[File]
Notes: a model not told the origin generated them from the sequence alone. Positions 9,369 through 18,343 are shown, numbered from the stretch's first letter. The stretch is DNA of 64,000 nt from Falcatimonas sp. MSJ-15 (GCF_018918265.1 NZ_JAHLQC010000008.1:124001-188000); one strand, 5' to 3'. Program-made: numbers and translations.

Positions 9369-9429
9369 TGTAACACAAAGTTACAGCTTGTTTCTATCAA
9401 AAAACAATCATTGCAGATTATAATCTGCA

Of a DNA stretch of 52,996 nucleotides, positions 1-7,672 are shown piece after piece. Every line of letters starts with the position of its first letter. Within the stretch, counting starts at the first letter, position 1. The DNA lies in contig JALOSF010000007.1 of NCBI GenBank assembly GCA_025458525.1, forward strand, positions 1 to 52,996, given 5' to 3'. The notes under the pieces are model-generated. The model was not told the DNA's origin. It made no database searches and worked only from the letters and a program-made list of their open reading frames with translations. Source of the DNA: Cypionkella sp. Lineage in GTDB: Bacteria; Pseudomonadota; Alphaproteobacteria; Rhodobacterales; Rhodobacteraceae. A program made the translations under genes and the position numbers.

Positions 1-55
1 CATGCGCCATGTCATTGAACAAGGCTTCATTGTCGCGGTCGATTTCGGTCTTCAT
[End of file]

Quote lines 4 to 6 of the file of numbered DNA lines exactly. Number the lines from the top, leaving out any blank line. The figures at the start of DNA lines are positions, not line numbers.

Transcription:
9401 AAAACAATCATTGCAGATTATAATCTGCA

Of a DNA stretch of 52,996 nucleotides, positions 1-7,672 are shown piece after piece. Every line of letters starts with the position of its first letter. Within the stretch, counting starts at the first letter, position 1. The DNA lies in contig JALOSF010000007.1 of NCBI GenBank assembly GCA_025458525.1, forward strand, positions 1 to 52,996, given 5' to 3'. The notes under the pieces are model-generated. The model was not told the DNA's origin. It made no database searches and worked only from the letters and a program-made list of their open reading frames with translations. Source of the DNA: Cypionkella sp. Lineage in GTDB: Bacteria; Pseudomonadota; Alphaproteobacteria; Rhodobacterales; Rhodobacteraceae. A program made the translations under genes and the position numbers.

Positions 1-55